Minimum Or Sufficient Contacts Test Per Johnson Case

Ken Stabler v.Houston Oilers and New Orleans Saints, 2015 Cal. Wrk. Comp. PD LEXIS 424, (July 8, 2015).

WCAB found it did have subject matter jurisdiction under Labor Code Section 5300 and 5301 over applicant’s cumulative trauma from January 1, 1970 to September 17, 1984 when evidence established that 11 of the 14 year long continuous trauma injury occurred within California during applicant’s employment with Oakland Raiders. Furthermore, the WCAB held the Workers Compensation Judge did not err in imposing liability for applicant’s cumulative injury under Labor Code Section 5500.5 (a) on Travelers Insurance, which was only confirmed workers’ compensation carrier for applicant’s final employer, New Orleans Saints with right of contribution against carrier for the Houston Oilers.

 

Roger Phegley v. Dallas Mavericks,  2015 Cal. Wrk. Comp. PD LEXIS 231, (April 2, 2015).

WCAB declined to exercise subject matter jurisdiction over professional basketball player’s cumulative trauma injury while playing for various teams from January 1, 1978 to July 1, 1984 when majority of the panel found that applicant was temporarily employed in California for only 23 games during his 345 game career and as described in the Johnson case, California did not have legitimate and substantial interest in applicant’s injury or a workers’ compensation claim. Nothing in the record established that applicant’s games in California were qualitatively more traumatic than his other games and that applicant’s injurious exposure in California in itself was not sufficient to support exercise of California jurisdiction when applicant play less than 7% of his career total games in California, which is far less than the 20% threshold deemed reasonable under amendments to Labor Code Section 3600.5 (b), although not applicable here.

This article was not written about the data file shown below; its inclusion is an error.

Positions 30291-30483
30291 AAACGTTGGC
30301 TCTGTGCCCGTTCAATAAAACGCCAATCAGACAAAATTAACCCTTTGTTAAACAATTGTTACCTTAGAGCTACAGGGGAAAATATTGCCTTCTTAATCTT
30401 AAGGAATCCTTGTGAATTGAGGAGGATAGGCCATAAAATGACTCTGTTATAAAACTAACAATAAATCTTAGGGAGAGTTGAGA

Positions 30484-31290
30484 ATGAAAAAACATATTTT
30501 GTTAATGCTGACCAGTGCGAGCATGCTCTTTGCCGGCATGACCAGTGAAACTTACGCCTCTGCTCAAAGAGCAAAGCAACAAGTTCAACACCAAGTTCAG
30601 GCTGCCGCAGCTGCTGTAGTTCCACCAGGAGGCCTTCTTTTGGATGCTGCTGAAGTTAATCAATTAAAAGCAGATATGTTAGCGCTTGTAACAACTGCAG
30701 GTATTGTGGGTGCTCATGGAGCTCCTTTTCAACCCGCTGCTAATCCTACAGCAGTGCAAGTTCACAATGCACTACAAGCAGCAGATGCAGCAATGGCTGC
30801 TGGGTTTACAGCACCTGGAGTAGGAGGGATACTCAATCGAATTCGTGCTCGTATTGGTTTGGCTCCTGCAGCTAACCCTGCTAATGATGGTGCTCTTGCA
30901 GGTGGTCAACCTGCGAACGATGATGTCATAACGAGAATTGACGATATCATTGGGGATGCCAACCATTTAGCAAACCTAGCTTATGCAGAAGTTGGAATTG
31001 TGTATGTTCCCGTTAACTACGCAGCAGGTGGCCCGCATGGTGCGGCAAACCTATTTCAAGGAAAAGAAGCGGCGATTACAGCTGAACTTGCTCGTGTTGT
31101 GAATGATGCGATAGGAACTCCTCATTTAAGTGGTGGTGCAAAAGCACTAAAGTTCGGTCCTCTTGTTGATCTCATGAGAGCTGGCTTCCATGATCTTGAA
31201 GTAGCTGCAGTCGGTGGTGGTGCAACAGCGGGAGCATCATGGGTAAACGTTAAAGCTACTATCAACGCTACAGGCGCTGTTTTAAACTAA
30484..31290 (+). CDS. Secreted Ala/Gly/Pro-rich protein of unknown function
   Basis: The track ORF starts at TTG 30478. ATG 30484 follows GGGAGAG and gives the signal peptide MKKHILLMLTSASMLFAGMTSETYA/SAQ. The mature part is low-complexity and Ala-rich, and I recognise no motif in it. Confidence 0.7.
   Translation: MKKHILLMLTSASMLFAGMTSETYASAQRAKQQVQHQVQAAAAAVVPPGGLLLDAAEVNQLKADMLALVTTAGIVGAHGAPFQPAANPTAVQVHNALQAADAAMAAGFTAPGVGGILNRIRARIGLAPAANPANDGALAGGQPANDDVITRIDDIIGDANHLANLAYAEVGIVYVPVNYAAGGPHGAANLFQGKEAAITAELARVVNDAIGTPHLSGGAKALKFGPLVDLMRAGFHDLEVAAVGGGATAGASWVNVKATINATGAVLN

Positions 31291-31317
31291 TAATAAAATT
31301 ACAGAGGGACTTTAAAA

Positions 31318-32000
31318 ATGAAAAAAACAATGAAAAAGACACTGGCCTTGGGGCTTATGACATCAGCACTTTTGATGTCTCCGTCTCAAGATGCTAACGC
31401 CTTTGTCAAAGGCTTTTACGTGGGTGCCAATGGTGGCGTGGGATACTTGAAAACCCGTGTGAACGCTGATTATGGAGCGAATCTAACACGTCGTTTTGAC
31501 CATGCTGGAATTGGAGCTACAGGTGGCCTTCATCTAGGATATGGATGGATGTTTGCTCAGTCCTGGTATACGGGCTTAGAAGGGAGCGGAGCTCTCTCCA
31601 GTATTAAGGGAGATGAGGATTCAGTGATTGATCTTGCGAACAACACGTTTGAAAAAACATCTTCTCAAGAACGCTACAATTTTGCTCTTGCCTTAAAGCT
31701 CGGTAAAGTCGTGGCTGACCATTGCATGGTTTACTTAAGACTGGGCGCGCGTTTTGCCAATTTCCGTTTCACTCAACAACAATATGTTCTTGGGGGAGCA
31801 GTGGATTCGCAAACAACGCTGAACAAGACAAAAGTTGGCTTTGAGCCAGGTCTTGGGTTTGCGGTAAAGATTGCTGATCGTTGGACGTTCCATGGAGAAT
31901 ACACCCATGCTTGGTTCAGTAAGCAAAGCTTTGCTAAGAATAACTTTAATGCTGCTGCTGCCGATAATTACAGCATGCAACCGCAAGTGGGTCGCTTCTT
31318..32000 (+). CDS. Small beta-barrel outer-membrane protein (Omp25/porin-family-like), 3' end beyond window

Keith Booth v. Chicago Bulls, 2014 Cal. Wrk. Comp. PD LEXIS 487, (September 10, 2014).

WCAB declined to exercise subject matter jurisdiction and reversed Workers’ Compensation Judge when WCAB found that under Federal Insurance Company v. Johnson, California must have sufficient interest in applicant’s claim to apply its workers’ compensation law. Otherwise, employer or carrier would be deprived of due process. The Johnson case requires that the nature of applicant’s contact with California be sufficient to support the state’s jurisdiction over his or her injury claim and that in this case the effects of applicant’s participation in practices on three occasions when the Chicago Bulls were in California during applicant’s two years of employment with the team did not amount to a cumulative injury in California that warranted invocation of California law. The effect of those practices was de minimis at best.